Within a 1-square-mile area in the Mission Hills district, one-third of all crimes are occurring overall in the 25-square-mile district. That is where the cameras are focused.
LAPD shows what they believe is a crime unfolding. Officers are not present at the scene to see what the man on the screen does next, an alleged act of graffiti vandalism. But a camera is catching every move and transmitting to a monitor at the Mission Hills police station.
"What he was doing was actually etching into this gas pump here," said LAPD Capt. Bill Scott.
Funded by the Los Angeles Community Redevelopment Agency, the $360,000 surveillance system can zoom in from two blocks away, showing faces and license plates.
"Our detectives followed up on that information, brought the suspect in and the person confessed and that case right now is at the city attorney's office," said Scott.
Now LAPD has nine new cameras in the North Hills/Panorama City area. Though crime is trending downward, some neighborhoods have been chronic hotspots.
"A lot of drug dealers [are] here and shooting. So there is no safety," said neighbor Hayde Barrios.
"Some violence, lot of gang members, people get killed out here," said neighbor Moses Nidez.
L.A. City Councilman Richard Alarcon is pushing for the cameras and vouches for the need.
"In fact last night at about 11:30 I heard 20 rounds of gunfire just sitting at home," said Alarcon.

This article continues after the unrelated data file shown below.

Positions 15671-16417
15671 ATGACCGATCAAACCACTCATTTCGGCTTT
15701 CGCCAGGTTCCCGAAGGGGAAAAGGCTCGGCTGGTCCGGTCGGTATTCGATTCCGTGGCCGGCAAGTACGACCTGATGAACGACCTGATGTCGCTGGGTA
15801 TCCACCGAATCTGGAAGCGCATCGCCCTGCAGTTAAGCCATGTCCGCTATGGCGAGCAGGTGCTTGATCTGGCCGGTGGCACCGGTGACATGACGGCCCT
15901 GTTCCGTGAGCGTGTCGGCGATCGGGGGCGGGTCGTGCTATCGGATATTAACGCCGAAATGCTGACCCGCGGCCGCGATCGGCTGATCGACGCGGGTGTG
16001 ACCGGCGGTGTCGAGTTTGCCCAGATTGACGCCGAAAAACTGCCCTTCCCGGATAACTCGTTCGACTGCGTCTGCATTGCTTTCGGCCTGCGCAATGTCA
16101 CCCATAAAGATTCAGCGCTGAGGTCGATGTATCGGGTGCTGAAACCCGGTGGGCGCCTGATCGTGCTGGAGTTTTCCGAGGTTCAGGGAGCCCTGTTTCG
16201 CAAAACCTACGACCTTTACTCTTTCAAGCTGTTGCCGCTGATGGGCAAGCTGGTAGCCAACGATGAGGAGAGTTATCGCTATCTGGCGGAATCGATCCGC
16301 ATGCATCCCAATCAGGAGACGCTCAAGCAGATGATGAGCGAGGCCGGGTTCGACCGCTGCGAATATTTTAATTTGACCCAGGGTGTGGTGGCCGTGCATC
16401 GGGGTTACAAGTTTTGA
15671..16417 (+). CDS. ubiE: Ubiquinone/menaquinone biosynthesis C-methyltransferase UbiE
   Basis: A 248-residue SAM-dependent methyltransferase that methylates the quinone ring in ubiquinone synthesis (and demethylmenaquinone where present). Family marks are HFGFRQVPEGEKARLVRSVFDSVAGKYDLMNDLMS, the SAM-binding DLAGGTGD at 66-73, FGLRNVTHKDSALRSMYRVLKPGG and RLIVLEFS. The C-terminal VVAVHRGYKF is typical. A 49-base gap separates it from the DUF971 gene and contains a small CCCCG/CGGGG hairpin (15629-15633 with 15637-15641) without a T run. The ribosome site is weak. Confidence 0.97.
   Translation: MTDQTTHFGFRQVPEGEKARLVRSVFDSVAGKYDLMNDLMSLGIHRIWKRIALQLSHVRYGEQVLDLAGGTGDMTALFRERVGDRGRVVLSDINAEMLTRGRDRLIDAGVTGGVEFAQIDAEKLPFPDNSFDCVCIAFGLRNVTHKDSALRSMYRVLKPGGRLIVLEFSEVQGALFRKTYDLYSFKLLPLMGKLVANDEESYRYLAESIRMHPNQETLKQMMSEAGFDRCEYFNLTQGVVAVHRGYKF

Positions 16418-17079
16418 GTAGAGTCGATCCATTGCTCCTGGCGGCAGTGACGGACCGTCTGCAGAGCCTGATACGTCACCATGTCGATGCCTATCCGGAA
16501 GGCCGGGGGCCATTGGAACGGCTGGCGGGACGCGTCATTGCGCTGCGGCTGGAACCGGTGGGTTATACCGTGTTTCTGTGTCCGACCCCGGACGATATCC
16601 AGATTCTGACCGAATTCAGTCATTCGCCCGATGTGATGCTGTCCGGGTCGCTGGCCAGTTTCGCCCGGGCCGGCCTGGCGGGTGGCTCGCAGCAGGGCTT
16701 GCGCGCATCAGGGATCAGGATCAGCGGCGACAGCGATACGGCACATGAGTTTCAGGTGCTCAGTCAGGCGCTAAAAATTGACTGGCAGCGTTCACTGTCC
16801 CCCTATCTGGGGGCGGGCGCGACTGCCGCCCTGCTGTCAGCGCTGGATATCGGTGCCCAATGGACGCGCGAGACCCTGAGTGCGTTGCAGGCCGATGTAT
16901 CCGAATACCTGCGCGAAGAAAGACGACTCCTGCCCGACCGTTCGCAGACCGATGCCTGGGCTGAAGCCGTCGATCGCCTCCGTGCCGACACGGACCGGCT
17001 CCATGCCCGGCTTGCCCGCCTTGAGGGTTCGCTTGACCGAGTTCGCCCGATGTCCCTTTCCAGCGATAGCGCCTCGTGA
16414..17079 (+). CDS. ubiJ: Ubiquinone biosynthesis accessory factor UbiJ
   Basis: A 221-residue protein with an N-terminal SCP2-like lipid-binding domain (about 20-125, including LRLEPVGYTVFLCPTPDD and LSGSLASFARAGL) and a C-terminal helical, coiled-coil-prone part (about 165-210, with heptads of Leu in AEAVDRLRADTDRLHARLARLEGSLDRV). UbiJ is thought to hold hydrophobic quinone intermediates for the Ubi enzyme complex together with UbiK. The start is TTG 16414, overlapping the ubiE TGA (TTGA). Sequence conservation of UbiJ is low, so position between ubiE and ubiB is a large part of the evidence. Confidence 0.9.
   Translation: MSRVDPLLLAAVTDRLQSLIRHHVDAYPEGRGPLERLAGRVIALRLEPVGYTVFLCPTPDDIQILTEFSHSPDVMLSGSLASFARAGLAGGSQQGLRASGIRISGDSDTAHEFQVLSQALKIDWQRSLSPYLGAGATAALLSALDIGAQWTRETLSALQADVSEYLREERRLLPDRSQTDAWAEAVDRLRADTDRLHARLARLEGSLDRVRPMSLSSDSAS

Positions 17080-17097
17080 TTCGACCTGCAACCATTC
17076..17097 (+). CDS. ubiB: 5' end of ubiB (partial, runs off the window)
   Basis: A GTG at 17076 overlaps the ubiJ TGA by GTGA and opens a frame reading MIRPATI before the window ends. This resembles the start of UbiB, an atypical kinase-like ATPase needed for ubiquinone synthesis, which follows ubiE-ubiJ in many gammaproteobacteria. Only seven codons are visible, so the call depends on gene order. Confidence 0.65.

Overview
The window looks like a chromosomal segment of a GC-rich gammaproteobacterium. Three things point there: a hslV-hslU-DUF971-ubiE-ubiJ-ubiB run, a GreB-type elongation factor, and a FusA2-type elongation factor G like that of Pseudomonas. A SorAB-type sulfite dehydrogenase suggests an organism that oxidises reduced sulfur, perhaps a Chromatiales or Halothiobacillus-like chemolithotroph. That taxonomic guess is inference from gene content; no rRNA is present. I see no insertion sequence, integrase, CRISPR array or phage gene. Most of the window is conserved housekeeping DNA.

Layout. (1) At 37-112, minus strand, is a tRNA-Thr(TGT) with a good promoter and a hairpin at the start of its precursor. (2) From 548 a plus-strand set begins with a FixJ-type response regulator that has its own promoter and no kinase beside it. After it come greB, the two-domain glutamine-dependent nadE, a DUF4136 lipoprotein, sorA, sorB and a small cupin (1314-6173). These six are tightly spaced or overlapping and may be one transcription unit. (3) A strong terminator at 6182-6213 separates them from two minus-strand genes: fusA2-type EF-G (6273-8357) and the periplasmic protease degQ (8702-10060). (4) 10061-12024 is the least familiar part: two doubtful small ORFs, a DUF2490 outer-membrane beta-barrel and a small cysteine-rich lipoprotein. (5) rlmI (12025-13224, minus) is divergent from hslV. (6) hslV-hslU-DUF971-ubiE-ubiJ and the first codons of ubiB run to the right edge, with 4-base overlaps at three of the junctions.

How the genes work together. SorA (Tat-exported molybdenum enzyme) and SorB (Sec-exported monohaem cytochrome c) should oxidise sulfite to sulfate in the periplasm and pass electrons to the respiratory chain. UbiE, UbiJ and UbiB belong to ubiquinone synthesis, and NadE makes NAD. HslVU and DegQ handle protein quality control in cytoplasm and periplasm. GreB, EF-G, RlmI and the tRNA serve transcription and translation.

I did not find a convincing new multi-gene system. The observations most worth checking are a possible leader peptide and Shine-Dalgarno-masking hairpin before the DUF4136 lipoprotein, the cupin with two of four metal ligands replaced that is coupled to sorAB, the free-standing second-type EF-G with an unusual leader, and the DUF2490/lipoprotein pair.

A similar system is in service in Redlands. It's credited with stretching their police force after a quarter of their officers had to be laid off. Today the department reports a dramatic change in nuisance crimes.
How will it do in Panorama City? Neighbor Moses Nidez has his doubts.
"People are probably going to be, 'Oh, that doesn't intimidate me,'" said Nidez.
Police do not claim it's a cure-all. They characterize it as a complement to many other crime-fighting tools like community policing, patrols and gang injunctions. Neighbors say they welcome the cameras.
"So it is good because it is safety for us, especially as that we have kids," said Barrios the neighbor.
The LAPD says the price is right too. That's because a police officer doesn't have to do the monitoring. A community volunteer can be trained to do the monitoring for free.